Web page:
The Black Indian Ocean Reading Series
The Black Indian Ocean Reading Series by Hiba Ali visualizes the histories and futures of African descent communities in the Indian Ocean region through curated film screenings and generative pedagogy.
To follow along with the Series, follow us on Substack here.
For the second event of the Black Indian Ocean Series, we will screen Sheila S. Walker documentary, Familiar Faces/Unexpected Places: A Global African Diaspora, that examines the continued presences and cultural practices of the African diaspora in the Americas and the Indian Ocean region. The conversation following the film will include Janelle Miller and Sheila Walker and will be moderated by Hiba Ali
Friday 23 April 2021, 7pm – 8:30pm EST
Film Screening: Familiar Faces/Unexpected Places: A Global African Diaspora by Sheila S. Walker . The Screening will be followed by a discussion guided by the assigned readings with Janelle Miller and Sheila Walker and will be moderated by Hiba Ali.
Register in advance for this meeting here. After registering, you will receive a confirmation email containing information about joining the meeting.
Pedagogical readings will be assigned by April 1st.
Missed Connections kicks off in March 2021 with the first public event from Hiba Ali’s The Black Indian Ocean Series. The inaugural event is a film screening of Beheroze Shroff’s compilation documentary, Voices of the Sidis, Indians of African Descent (2004- 2012), which features the Sidi community of Gujarat and examines the intangible cultural heritage of African descent communities.
Friday 19 March 19th 2021, 7pm – 8:30pm EST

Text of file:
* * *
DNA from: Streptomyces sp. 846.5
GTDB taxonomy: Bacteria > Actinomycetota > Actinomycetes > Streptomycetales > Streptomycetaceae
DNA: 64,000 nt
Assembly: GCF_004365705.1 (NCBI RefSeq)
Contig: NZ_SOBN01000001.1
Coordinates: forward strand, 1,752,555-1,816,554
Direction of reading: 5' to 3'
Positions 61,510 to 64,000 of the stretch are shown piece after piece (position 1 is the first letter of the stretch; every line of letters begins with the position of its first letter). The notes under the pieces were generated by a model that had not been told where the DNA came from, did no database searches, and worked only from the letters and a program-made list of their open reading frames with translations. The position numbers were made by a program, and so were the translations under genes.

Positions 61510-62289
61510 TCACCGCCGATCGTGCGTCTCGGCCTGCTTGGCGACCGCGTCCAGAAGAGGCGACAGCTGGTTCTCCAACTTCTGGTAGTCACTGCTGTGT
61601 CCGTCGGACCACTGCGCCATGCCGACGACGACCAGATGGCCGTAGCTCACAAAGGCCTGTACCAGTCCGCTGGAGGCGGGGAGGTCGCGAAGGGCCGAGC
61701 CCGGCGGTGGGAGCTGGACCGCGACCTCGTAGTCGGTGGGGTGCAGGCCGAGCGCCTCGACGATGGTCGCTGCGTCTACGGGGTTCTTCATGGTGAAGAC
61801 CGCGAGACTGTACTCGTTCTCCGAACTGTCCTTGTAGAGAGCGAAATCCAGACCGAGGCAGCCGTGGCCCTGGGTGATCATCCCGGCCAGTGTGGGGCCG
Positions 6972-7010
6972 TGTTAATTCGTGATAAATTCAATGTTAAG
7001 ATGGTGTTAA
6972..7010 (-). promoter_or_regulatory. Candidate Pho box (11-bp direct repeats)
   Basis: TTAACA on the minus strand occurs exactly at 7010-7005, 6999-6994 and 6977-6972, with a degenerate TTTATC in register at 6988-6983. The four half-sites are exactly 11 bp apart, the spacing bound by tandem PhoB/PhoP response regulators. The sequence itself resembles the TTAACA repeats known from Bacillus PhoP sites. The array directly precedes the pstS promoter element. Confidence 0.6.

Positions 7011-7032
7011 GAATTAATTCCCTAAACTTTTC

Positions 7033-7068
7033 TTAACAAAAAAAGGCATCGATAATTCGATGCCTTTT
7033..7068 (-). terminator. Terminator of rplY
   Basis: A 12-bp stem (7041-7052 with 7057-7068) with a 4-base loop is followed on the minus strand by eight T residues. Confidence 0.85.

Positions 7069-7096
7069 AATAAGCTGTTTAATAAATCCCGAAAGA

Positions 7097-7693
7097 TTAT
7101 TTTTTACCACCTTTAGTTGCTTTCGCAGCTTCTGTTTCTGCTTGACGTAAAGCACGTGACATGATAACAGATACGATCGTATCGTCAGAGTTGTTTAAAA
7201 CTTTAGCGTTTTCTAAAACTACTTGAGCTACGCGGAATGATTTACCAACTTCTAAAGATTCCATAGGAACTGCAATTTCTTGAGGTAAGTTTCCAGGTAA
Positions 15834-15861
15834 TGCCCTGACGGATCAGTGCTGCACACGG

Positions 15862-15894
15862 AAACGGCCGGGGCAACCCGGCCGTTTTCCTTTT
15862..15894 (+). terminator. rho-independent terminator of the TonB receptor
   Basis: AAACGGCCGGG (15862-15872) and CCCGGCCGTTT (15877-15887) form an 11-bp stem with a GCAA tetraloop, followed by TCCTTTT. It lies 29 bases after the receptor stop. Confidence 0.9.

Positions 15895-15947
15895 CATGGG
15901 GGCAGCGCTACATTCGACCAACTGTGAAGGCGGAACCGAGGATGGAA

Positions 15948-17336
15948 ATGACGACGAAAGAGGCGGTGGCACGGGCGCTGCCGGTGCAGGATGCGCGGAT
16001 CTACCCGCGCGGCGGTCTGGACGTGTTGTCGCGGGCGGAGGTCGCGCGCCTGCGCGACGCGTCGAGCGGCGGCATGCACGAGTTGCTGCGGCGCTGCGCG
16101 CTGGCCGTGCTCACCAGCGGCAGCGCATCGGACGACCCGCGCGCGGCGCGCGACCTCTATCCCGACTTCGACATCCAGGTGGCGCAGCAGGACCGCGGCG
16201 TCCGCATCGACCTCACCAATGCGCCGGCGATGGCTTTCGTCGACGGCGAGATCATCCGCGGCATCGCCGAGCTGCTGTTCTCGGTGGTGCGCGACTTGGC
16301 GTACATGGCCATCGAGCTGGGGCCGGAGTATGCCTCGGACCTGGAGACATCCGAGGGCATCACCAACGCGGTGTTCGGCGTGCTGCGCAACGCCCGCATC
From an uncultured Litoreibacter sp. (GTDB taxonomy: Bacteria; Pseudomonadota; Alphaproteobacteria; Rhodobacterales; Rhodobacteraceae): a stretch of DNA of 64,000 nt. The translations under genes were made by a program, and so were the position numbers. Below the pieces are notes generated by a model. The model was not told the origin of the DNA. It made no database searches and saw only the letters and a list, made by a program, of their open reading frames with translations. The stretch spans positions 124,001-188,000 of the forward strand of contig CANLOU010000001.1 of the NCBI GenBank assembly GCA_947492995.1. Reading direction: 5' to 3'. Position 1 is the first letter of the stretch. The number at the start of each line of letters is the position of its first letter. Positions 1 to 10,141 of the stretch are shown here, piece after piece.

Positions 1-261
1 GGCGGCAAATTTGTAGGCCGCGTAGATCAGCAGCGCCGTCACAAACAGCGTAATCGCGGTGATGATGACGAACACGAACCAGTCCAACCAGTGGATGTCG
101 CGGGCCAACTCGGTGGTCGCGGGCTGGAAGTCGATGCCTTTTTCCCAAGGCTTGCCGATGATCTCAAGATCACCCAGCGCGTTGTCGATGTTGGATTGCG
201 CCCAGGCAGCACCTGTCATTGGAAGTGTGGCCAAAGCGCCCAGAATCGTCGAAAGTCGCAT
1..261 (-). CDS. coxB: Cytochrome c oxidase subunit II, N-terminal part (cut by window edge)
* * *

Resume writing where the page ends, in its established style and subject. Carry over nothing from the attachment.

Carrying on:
Film Screening: Voices of the Sidis, Indians of African Descent (2004 – 2012) by Beheroze Shroff. The screening will be followed by a discussion with Beheroze Shroff and Jazmin Graves, moderated by Hiba Ali.
Pedagogical readings assigned (download here):
- Highly recommended: Shroff, Beheroze, Indians of African Descent, History and Contemporary Experience, 2009
- Recommended: Alpers, Edward A., Africa and Africans in the Making of Early Modern India, 2016
Hiba Ali is a digital artist, educator, scholar, DJ, experimental music producer and curator based across Chicago, IL, Austin, TX, and Toronto, ON. Their performances and videos concern surveillance, womxn/ womyn of colour, and labour. She studies geographies of East African, South Asian and Arab communities across the Indian Ocean region through music, cloth and ritual. They conduct reading groups addressing digital media and workshops with open-source technologies. She is a PhD candidate in Cultural Studies at Queen’s University, Kingston, Canada. They are an Assistant Professor of Art, New Media Artist/Feminist Art Discourse, College of Design, Art & Technology, University of Oregon, Eugene, OR. She has presented their work in Chicago, Stockholm, Vienna, Berlin, Toronto, New York, Istanbul, São Paulo, Detroit, Windsor, Dubai, Austin, Vancouver, and Portland. They have written for C Magazine, THE SEEN Magazine, Newcity Chicago, Art Dubai, The State, VAM Magazine, ZORA: Medium, RTV Magazine, and Topical Cream Magazine.
Collaborators of The Black Indian Ocean Reading Series: